Gameplay ImpressionsGameplay Impressions…
Whether you enjoy your Blood Bowl experience, or hate it with a passion, will depend on one vital thing: whether you're familiar with and enjoy playing turn-based games .
The tutorial does little to help newbies get going and the slow-paced action of turn-based mode will probably put off anyone who accidentally thinks that Blood Bowl is going to be an action-packed sport's game. It's not. The hideous real-time mode arguably provides a little bit of excitement that you could loosely describe as 'action,' but the clumsy control scheme, awful A.I. and general lack of polish will, or should, ensure that you won't spend any quality time, wasting your time with it.
If, however, you're a fan of Games Workshop, then you'll know just what to expect from turn-based mode, and will probably be pleasantly surprised that a decent job has been done at turning a table-top game into an occasionally exciting, battle of wits. Whether you think that way though is almost certainly going to depend on whether you enjoy relying on luck rather than skill to win matches. You see, success in Blood Bowl is mostly determined by the throw of a dice.
Sadly, this means that no matter how tactically astute you are, you can fail to make the move that your tactics deserve because the dice says so. This can turn a game on its head in the space of a few seconds. Having to roll a '3' just to pick up a ball that your team is closest to is just one example of how harsh the rules can be. Indeed, the dice-rolling gameplay can make some matches frustratingly unpredictable. Nevertheless, fans of table-top games should know exactly what to expect, and they might even enjoy this game of chance, even though we didn't.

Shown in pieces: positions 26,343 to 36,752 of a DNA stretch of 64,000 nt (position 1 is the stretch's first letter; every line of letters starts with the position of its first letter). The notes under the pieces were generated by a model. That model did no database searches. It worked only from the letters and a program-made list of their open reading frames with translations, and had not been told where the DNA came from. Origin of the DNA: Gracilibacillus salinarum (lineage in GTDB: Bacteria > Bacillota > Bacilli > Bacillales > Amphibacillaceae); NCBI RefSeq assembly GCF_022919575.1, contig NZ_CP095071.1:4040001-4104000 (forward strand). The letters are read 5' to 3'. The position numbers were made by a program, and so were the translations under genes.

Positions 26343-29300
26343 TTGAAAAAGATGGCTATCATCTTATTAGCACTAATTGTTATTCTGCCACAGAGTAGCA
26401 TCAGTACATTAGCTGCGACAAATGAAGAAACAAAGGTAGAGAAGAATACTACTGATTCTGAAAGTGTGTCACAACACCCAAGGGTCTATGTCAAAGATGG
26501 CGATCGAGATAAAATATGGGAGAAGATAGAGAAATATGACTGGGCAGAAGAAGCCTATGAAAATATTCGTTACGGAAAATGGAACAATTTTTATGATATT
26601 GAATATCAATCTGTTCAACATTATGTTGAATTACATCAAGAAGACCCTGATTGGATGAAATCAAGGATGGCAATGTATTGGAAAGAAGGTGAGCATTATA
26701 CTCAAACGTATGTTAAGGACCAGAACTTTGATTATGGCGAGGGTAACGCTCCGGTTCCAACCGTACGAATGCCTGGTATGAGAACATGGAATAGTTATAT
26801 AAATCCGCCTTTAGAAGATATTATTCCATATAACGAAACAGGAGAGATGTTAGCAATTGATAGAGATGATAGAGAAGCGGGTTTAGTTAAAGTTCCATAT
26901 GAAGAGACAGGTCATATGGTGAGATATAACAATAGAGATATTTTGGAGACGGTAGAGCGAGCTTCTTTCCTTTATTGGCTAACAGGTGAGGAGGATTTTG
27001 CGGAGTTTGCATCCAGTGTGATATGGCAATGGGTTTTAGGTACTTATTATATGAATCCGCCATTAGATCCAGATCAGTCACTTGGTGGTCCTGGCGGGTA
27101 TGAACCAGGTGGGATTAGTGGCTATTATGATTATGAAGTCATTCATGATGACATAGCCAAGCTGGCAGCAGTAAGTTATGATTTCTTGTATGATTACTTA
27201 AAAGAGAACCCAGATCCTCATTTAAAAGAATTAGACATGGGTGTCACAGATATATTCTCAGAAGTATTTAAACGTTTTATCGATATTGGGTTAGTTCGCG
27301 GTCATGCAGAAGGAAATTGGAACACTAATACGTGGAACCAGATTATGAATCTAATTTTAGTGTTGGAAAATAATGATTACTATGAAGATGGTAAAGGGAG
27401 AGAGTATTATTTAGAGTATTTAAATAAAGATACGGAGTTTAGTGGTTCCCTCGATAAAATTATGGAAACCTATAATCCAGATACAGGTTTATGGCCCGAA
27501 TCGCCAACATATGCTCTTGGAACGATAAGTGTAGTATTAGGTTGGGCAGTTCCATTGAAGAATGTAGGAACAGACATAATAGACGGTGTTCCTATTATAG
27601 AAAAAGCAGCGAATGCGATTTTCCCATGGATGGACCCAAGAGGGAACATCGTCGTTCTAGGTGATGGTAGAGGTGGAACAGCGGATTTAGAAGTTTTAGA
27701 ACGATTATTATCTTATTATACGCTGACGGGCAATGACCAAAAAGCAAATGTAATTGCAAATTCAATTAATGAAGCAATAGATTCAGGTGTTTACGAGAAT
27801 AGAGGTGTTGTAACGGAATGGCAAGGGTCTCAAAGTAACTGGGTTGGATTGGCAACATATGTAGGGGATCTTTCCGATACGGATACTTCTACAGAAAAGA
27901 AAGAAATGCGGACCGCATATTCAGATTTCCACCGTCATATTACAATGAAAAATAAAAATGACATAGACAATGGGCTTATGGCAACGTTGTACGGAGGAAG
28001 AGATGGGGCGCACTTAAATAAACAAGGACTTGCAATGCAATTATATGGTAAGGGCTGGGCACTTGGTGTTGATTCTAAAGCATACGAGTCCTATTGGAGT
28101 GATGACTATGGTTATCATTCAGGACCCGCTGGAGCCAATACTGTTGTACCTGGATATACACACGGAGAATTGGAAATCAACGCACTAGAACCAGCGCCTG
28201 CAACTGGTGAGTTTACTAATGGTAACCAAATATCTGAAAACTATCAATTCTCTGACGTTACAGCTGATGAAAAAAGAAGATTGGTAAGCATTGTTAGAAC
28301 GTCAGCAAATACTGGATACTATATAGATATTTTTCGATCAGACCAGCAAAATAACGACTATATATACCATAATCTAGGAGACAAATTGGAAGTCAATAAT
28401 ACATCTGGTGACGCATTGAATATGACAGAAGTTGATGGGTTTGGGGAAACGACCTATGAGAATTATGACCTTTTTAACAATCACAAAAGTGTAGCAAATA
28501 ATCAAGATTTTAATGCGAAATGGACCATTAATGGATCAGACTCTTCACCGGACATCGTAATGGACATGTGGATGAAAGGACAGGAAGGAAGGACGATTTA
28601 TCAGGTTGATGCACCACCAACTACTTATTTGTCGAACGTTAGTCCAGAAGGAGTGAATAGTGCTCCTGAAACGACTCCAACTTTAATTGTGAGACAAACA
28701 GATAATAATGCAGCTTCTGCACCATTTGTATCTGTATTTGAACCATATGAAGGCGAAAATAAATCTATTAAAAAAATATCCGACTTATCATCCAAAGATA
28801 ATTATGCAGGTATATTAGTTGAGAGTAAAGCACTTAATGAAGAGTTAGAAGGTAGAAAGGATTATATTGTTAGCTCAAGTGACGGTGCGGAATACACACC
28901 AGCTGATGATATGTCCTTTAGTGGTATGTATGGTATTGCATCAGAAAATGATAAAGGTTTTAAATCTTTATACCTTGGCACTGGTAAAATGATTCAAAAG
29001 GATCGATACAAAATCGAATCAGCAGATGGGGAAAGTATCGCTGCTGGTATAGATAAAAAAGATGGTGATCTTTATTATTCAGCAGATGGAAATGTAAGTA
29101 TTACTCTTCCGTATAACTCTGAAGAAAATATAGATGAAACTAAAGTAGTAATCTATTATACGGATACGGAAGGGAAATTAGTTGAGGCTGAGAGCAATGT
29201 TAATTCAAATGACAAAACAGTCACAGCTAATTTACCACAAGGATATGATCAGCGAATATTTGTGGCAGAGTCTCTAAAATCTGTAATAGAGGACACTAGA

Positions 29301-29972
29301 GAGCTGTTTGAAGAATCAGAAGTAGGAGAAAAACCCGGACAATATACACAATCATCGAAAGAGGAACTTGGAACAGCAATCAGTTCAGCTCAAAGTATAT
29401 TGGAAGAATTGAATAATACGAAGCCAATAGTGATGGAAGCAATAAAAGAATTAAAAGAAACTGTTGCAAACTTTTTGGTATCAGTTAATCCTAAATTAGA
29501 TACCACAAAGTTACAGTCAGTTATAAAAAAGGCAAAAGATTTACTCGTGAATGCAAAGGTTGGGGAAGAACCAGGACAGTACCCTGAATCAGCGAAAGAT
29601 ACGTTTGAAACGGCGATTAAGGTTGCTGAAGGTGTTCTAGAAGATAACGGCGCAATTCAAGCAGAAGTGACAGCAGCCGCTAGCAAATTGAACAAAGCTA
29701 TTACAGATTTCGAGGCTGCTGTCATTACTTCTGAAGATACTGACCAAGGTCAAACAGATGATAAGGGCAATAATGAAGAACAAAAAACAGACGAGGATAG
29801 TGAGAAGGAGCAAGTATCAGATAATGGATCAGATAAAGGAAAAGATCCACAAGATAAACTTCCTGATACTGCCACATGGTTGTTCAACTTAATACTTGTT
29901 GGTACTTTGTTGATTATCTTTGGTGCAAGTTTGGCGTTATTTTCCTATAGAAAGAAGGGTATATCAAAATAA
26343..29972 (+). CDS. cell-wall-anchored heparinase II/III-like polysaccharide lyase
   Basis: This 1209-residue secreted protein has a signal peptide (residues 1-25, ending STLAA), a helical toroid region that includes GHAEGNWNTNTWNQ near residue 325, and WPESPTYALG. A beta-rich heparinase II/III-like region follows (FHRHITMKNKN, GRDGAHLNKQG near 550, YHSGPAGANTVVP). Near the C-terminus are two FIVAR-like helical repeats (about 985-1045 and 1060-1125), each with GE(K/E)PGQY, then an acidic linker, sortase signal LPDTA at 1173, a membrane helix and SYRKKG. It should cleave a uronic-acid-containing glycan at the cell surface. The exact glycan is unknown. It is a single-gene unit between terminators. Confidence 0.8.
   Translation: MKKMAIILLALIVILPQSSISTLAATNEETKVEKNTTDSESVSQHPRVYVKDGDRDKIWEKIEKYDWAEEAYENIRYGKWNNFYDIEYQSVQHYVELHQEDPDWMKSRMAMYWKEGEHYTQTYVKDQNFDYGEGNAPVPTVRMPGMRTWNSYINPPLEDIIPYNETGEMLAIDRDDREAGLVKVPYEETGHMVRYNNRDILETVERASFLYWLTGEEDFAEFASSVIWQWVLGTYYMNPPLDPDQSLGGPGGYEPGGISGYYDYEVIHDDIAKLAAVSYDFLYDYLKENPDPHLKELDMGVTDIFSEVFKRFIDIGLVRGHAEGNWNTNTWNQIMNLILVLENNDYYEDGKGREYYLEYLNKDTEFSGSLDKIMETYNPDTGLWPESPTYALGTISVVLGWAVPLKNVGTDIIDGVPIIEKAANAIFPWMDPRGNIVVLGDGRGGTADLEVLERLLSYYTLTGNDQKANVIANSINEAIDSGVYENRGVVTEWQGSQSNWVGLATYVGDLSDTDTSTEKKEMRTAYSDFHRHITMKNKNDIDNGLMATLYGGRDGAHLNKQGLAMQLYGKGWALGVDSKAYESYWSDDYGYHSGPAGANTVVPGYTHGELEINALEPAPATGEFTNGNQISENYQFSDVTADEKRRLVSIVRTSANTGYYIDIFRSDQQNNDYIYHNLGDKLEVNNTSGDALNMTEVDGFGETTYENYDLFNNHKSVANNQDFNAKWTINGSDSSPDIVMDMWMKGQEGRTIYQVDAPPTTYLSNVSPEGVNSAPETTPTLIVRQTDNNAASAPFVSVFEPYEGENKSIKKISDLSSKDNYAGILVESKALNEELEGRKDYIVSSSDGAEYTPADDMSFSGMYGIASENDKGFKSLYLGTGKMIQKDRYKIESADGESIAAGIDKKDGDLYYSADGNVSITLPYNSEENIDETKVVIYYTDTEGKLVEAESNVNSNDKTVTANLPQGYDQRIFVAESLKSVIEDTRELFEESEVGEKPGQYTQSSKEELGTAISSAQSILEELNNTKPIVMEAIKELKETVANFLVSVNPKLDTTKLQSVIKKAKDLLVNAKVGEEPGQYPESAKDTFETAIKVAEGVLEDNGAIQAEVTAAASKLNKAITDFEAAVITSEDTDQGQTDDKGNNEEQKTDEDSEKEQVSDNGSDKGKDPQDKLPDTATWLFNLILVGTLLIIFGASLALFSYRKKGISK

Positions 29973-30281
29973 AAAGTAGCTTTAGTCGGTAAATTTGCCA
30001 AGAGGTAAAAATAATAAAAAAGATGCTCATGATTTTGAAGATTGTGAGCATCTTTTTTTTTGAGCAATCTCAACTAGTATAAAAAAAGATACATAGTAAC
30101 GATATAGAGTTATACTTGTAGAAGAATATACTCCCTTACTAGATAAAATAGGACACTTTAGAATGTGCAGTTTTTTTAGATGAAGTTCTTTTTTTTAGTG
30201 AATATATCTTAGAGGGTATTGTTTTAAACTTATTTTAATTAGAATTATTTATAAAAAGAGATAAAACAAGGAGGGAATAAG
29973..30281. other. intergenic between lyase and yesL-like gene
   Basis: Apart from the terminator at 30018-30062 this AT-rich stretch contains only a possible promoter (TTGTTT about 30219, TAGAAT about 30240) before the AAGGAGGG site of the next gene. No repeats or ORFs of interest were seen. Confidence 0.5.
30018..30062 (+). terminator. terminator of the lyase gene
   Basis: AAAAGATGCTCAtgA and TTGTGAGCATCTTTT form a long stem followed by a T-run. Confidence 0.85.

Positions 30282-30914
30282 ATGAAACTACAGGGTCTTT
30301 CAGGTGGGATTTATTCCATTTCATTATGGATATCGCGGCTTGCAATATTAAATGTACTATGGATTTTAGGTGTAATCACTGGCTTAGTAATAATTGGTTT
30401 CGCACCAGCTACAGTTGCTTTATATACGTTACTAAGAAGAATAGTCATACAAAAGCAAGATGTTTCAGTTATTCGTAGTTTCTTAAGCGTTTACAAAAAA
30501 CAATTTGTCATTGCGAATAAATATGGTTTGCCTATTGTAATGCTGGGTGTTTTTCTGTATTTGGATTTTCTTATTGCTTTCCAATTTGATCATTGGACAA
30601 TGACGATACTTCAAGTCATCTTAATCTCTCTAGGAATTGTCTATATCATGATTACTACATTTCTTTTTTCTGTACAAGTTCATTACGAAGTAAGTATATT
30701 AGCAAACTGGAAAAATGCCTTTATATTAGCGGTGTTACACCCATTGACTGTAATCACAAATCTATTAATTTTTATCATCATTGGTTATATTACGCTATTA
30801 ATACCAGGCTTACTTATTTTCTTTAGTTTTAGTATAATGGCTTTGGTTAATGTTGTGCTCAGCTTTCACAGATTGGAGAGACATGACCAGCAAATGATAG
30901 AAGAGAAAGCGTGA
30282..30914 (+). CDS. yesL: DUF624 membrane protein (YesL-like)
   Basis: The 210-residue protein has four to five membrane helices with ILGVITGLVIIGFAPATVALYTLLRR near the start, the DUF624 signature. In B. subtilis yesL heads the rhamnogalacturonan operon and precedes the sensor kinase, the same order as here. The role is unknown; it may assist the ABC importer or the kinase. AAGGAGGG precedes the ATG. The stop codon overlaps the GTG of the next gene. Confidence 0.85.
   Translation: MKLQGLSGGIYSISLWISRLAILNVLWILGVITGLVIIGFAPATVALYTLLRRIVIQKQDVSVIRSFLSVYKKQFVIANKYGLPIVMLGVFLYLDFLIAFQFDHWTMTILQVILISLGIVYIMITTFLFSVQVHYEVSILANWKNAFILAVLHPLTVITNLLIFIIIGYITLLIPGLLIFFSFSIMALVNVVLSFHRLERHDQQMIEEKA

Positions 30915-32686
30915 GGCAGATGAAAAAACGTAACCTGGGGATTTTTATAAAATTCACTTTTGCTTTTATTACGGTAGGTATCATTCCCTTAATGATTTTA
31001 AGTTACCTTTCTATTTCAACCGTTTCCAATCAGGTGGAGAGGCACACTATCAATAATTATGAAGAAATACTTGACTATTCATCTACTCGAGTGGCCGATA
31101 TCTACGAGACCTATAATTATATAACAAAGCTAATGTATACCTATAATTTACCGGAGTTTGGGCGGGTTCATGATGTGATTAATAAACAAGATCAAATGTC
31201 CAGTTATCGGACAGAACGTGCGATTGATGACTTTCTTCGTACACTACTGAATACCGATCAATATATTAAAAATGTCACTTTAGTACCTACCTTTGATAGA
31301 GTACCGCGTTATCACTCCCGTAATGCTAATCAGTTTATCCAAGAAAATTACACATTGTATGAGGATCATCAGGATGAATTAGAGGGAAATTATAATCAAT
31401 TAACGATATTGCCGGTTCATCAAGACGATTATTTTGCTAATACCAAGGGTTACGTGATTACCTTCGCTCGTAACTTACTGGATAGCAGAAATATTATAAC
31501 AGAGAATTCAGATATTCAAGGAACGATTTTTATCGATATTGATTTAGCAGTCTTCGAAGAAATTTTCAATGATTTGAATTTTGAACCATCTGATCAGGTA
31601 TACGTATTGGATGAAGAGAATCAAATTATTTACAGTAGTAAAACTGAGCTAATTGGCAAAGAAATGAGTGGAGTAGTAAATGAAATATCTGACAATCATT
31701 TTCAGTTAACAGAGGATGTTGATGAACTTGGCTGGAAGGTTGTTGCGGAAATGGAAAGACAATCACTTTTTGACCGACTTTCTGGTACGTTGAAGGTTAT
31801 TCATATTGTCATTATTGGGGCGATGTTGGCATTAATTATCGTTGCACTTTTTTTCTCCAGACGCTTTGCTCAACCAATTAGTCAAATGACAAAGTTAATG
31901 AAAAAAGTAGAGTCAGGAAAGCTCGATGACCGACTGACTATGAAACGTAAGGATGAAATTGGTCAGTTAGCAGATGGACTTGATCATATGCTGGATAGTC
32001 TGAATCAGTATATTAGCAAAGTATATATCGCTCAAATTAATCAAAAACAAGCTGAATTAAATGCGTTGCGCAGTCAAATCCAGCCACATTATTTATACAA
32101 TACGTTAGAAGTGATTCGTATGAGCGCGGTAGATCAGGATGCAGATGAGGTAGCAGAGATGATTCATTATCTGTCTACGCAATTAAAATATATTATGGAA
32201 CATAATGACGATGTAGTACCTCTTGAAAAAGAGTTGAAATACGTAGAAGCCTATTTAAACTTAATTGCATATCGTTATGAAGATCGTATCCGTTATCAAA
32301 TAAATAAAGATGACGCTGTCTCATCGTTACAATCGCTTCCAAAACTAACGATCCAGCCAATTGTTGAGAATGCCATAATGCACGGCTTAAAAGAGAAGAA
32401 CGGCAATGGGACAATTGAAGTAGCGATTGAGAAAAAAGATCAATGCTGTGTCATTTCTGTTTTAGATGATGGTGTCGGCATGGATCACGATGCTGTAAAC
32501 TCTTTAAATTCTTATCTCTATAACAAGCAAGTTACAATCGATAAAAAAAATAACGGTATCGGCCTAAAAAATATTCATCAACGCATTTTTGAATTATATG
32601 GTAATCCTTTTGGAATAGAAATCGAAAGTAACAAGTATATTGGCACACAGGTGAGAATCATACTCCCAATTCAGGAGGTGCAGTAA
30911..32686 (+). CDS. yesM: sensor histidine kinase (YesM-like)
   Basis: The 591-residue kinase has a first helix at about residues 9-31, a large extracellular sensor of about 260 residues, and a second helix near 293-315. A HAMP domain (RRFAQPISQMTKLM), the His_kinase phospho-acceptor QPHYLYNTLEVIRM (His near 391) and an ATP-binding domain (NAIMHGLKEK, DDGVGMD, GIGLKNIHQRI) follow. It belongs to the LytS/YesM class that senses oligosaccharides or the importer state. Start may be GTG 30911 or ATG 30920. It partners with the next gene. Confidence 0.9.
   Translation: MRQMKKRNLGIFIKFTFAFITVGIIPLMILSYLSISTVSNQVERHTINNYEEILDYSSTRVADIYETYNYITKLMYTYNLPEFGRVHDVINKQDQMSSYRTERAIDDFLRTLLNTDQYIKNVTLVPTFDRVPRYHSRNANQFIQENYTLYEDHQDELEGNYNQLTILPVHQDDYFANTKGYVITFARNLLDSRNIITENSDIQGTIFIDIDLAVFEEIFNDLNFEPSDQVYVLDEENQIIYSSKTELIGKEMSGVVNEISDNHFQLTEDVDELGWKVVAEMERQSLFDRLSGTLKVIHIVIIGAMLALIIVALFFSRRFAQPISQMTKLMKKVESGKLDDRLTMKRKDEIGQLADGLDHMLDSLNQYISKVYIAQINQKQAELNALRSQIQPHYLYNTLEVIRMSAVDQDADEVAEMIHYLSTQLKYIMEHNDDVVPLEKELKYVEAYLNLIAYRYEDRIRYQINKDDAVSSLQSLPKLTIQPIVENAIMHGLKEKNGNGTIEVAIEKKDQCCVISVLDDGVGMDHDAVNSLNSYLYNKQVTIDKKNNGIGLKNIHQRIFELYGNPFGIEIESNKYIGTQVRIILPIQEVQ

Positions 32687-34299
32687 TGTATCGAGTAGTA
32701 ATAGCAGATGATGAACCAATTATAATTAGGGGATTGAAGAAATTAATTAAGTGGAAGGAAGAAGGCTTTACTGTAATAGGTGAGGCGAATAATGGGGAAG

We were bored with the single player career mode rather quickly. Not only is it slow paced, but the opposition make some strange choices and will repeat tactics in different matches, so you'll be able to second guess what they're going to do next. In any sport's game, you'd expect the opposition to adapt to your tactics to try and win, but despite us jumping straight into matches without really knowing what we were doing, we were easily able to beat the opponent on the majority of occasions. When there's no real challenge, there's no real point playing.
Having spent some time at Games Workshop HQ in Nottingham actually playing table-top games, we're under no illusions that that is exactly where this kind of game belongs, with a gang of people around a table socially interacting. On Xbox 360, despite occasionally showing promise and providing entertainment - when you're winning that is – it fails to immerse you in its universe. The lack of customisation options that you'd expect from a Games Workshop game, such as custom teams, naming of individual players, or re-painting players, doesn’t help at all.
The exciting battles that we mentioned previously are generally restricted to the online arena, where you can set up private and public matches and create competitions. The omission of live leagues that appeared in the PC version is disappointing, but the beauty of playing online is that you can't predict how another human being will play so it makes for some tactically excellent matches.
The actual turn-based gameplay in Blood Bowl, specifically the way in which you choose your moves, is good and has been adapted well for console. We've also enjoyed watching the brutal violence escalate on the pitch. However, the appalling A.I. ultimately makes the single player career mode a real turn-off and the real-time mode is an add-on that was entirely unnecessary. Stick to the online arena however and fans of dice-rolling games should get a few kicks out of its tactically challenging gameplay. Just keep your fingers and toes crossed that the die roll in your favour.
Final Score - 5/10